2. Our first appointment at the Texas Fertility Center
Updated: Jul 19, 2020
We prepared for our first appointment with a whole list of questions. Some of which were...
What does this whole fertility process look like?
When can we start?
What will insurance cover? Does Kara need to be considered "infertile"?
Should Kara be taking the medication she's on?
Where do we find a sperm donor?
We walked into the Texas Fertility Center with giant nervous smiles. "Is this actually happening??" After just a few minutes in the waiting room, we were directed to an office where we sat together at on a small comfortable couch waiting for the doctor.
I remember taking in the artwork on the walls and looking closely at the uterus-ovary anatomical model sitting on a table across from us. What a complex little bugger... It hit me right then that for two women, there is a lot we don't know about the female anatomy! I found out later these models were in every exam room so we'd have lots of time to get up close and personal.
In walks the doctor. We'll call her Dr. B. She's very kind and soft spoken and she sure knows her stuff!
Since Kara is going first, the conversation focused on sharing her medical history and the next steps needed to assess her reproductive system. We want to make sure things look good and identify anything that might require attention as we begin this process. Dr. B clarified for us the definitions and sequence of procedures involved.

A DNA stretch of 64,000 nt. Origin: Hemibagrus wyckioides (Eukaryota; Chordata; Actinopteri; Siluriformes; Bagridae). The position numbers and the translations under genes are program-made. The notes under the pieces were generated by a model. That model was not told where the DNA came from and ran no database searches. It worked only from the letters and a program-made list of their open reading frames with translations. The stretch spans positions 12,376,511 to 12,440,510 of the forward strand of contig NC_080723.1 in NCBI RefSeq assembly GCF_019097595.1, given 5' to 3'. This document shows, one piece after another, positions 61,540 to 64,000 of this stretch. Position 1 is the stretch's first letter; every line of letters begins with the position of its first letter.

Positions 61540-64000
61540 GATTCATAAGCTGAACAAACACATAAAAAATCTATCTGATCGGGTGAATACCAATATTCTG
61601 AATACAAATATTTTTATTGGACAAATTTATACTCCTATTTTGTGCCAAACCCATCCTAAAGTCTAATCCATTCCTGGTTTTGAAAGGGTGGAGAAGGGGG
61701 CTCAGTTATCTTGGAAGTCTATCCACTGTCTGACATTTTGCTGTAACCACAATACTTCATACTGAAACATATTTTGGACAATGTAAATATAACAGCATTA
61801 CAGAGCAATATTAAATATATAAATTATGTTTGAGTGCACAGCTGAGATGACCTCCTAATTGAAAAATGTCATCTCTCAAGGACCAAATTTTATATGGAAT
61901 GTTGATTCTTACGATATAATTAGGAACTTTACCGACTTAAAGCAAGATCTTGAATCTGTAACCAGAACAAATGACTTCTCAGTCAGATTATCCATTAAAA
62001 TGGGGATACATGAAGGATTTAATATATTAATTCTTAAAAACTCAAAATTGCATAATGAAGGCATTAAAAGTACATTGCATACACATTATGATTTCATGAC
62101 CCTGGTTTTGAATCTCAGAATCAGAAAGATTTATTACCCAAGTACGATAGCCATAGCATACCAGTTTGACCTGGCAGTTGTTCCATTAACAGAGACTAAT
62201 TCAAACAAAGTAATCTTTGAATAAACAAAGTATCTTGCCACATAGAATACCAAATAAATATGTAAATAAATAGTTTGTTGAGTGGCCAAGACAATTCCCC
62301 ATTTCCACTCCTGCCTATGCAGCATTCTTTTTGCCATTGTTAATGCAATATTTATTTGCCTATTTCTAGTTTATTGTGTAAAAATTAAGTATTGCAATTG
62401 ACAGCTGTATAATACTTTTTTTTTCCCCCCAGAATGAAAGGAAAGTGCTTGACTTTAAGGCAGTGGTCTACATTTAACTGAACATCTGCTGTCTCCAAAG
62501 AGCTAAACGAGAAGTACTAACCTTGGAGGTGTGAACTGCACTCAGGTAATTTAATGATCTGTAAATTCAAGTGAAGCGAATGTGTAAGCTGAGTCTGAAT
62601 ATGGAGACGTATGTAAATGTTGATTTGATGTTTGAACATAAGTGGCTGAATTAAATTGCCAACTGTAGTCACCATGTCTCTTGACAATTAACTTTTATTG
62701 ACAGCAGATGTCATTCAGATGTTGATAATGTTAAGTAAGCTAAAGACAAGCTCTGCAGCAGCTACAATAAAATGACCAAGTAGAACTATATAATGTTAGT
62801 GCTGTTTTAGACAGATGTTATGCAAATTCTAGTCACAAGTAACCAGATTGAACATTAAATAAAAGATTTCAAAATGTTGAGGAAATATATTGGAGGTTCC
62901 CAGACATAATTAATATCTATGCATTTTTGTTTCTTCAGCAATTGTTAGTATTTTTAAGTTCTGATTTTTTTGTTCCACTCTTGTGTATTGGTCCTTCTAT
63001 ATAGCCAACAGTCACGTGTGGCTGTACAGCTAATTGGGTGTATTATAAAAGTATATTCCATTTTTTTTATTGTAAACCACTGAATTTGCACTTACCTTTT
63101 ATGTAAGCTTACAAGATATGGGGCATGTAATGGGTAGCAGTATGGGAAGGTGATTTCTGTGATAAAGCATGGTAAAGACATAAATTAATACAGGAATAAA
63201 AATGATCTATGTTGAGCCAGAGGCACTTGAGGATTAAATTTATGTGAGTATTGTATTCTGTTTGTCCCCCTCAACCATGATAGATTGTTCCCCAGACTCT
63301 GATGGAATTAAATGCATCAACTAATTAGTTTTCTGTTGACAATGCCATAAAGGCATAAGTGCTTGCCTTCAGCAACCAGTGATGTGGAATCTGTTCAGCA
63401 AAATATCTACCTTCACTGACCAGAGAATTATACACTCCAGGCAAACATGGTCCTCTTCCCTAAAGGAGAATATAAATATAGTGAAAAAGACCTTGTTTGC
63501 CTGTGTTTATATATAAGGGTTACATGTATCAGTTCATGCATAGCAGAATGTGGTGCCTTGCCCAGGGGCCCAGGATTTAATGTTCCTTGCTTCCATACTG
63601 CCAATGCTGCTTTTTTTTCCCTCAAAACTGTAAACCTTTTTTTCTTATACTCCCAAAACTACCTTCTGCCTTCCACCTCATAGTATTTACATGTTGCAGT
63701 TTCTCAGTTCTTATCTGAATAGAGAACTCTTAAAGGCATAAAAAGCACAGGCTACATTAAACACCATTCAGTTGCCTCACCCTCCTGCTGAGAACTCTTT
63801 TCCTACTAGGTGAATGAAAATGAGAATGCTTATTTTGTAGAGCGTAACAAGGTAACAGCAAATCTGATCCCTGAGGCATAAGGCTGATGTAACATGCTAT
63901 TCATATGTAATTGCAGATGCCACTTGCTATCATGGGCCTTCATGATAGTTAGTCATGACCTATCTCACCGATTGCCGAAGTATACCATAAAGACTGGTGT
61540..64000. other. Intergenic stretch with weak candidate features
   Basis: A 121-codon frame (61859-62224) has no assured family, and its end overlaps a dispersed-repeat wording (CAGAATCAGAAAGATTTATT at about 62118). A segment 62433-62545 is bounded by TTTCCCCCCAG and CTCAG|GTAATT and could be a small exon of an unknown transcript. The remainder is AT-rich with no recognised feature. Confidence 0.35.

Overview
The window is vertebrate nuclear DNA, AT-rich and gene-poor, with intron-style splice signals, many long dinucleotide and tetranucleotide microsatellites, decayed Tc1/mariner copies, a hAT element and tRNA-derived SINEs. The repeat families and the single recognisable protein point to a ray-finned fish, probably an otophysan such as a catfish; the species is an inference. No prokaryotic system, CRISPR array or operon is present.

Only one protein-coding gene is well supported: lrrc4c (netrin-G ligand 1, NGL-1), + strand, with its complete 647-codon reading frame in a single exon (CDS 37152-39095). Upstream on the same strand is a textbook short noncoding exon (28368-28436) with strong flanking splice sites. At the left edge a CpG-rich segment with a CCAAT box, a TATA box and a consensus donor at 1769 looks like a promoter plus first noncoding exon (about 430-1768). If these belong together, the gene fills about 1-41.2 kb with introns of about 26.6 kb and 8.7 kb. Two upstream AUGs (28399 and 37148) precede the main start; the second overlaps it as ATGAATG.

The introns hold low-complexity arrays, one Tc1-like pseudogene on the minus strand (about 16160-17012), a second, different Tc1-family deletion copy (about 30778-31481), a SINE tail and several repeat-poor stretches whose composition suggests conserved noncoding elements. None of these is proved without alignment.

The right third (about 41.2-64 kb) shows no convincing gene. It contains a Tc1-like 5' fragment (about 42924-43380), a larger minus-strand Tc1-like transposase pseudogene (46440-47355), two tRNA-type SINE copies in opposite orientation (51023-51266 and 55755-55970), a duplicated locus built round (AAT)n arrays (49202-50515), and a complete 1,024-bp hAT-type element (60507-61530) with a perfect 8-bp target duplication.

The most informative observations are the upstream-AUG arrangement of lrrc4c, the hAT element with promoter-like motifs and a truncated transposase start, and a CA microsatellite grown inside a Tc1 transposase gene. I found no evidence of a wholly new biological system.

We learned that many people equate artificial insemination with in vitro fertilization (IVF) which is the process of extracting eggs from the female, manually combining it with a sperm sample then transferring the embryo into the uterus. Sound invasive? Because it is! IVF is a type of artificial insemination BUT there are other types as well. When starting the fertility process, most folks start with a much less invasive procedure called Intrauterine Insemination (IUI). This is a fertility treatment that involves placing sperm inside a woman's uterus to facilitate fertilization.
Dr. B confirmed for us that we would start with IUI.
She touched on the success rate of the procedure which is about 15%. We briefly discussed what would happen if IUI didn't work for Kara and determined that it would likely depend on our insurance coverage and number of vials of sperm we have available. We would need to decide if Kara proceeds with IVF or if I would try IUI. We didn't make any definitive decisions at this point but it was good to talk about things we may need to consider down the line.
What did we need to prepare Kara for IUI?
Blood work (Infectious Disease Screening)
Ultrasound of her uterus
Ultrasound of her fallopian tubes
The results of the items above will give the doctor a picture of what we're working with and allow us to discuss a plan.
In addition to getting blood work and ultrasounds, we need to have a counselor screening and start looking at sperm donors!
Let's get this party started!